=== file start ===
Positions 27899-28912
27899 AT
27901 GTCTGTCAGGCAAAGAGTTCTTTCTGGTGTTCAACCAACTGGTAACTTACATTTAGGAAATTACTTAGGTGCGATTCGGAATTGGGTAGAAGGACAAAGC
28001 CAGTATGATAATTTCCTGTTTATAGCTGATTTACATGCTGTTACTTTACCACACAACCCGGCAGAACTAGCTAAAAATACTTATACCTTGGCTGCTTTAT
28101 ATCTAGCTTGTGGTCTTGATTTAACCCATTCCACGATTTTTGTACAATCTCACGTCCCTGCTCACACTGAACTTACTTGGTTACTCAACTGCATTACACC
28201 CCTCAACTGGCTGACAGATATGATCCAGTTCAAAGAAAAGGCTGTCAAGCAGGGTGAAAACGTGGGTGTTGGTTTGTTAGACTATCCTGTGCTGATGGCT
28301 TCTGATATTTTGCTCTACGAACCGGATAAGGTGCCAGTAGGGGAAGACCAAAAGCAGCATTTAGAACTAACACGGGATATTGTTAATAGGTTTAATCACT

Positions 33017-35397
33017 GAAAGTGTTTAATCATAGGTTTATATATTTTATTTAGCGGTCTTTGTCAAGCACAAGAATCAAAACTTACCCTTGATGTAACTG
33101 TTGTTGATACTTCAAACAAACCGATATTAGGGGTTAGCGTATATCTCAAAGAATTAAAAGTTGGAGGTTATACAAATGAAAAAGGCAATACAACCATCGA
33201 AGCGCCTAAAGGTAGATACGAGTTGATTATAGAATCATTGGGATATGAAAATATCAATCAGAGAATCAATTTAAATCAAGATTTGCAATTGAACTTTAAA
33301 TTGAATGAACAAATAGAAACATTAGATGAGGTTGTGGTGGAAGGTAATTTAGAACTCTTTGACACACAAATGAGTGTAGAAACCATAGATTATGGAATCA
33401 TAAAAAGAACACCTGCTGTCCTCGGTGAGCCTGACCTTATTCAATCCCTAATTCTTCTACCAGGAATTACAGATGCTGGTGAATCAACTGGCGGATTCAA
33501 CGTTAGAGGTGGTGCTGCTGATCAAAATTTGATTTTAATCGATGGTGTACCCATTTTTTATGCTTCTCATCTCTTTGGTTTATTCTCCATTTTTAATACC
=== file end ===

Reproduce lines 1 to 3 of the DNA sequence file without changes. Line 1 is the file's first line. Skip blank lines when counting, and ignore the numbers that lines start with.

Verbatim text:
Positions 27899-28912
27899 AT
27901 GTCTGTCAGGCAAAGAGTTCTTTCTGGTGTTCAACCAACTGGTAACTTACATTTAGGAAATTACTTAGGTGCGATTCGGAATTGGGTAGAAGGACAAAGC